Heterecon Bleg

I would like to understand the current controversy going on over at many more-read blogs than this one regarding “orthodox” and “heterodox” economics. At least, I’d like to understand it better. I’m sympathetic to a general critique of what we’re apparently obliged to describe as “orthodox” economics – unrealistic standard assumptions, unrealistic views of rationality, fetish maths, ponyism – but I am, to say the least, very unclear on how “heterodox” differs from either a) just good economics, b) J.K. Galbraith, or c) critical theorist blethering.

No doubt this is unfair, but there are so many strawmen being bayonetted in this debate that I thought I might find time for a spot of close-order drill myself. Also, I was frightened by Post-Autistic Economists as a child – well, as an exchange student at Vienna University in the autumn of 2001, which is much the same. The PAEs were highly popular there, for reasons which usually added up to “no more quantitative methods class! Woo! And you’re a fascist.”

If you think that’s unfair, well, it wasn’t me. More recently, I followed a lunk to the Robert Vienneau blog and his critique of comparative advantage. Now, I’m not sure whether the problem was like the dog listening to music – I’m not bright enough to understand it – like the man listening to music through a pile of socks – the exposition clouded the clear, not the other way round – or whether it actually is what it seemed to me to be. That being a weird corner case strongly at variance with history, and based on assumptions even odder than neoclassical ones.

Curiously, this weekend I was talking to a Canadian writer about Social Credit among other things, and it struck me that historically you’re more likely to be crazy if you think you’ve discovered a new economic principle than if you think you’ve discovered a new law of physics, so I think my scepticism is justified.

So, can anyone show me where to reswitch the Light on, the Provisional Truth, and the Path-Dependent Way? This is basically a great big wolf-whistle to Dsquared, naturally.

  1. dd

    extremely good article by Jamie Galbraith here:


    more to come … my basic view is that (the good bit of) heterodox economics is what the whole profession ought to have been, and would have been had it not been for the masive sulk that economists went into over Keynes, a sulk which is now entering its seventh decade.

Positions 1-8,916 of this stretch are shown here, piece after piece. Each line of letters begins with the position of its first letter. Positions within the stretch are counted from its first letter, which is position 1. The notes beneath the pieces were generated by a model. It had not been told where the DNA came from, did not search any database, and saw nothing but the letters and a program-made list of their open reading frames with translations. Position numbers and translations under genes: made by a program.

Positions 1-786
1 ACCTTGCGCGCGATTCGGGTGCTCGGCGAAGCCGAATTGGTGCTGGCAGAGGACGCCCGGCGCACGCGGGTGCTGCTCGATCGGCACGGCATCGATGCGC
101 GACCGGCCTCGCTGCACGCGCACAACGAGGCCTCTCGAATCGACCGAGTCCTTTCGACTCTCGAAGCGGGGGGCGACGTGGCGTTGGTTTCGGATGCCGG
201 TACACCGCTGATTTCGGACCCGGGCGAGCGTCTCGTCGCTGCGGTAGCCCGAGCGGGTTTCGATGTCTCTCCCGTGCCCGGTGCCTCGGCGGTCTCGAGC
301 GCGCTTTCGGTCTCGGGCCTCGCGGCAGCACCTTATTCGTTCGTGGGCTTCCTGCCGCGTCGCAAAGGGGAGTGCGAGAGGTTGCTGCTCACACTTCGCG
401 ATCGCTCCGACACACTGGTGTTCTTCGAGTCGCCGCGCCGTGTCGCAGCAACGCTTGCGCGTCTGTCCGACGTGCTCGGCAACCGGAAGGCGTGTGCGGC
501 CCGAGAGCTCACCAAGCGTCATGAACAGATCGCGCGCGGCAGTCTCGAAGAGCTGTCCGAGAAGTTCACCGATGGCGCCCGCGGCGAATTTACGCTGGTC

A lot of Rob’s stuff does describe what look like corner cases at variance with normal experience; but so does neoclassical economics! The comparative advantage bit isn’t one of them though; it makes all the same assumptions as the standard model, apart from assuming that the rate of profit is positive. In general, neoclassical models can’t cope with a non-zero rate of profit; they tend not to solve.

    This is why profits appear so rarely and sketchily in an economics degree and are relgated to “cost of capital”. Dealing face to face with profit is doubly intolerable for economists because 1) it raises lots of political issues that are best swept under the carpet and 2) it means that economics can explain a lot less than it could if the rate of profit was zero and all the textbook models solved.

    The neoclassical approach to this issue has basically been the same solution adopted by seven year olds to the existence of Daleks; they hide behind the sofa. This has resulted in such intellectual triumphs as “almost completely giving up on macroeconomics!”, “retreating from thinking about industrial organisation into mazes of game theory!” and “Freakonomics! It’s like economics, but it’s not about economics!”.

    The best writers in the heterodox tradition have, by and large, rolled up their sleeves and started to think about what can be salvaged from the whole enterprise and how, which is why I like them. The answer is “quite a lot”, by the way; you can come up with some quite surprising and important results simply by considering the nature of a double-entry book-keeping system, if you’ve got your accounting set up right.

  2. Kevin Carson

    Heh. Do you think the reasons for Austrian economics’ popularity add up to “no more quantitative methods class! Woo! And I’m a fascist”?

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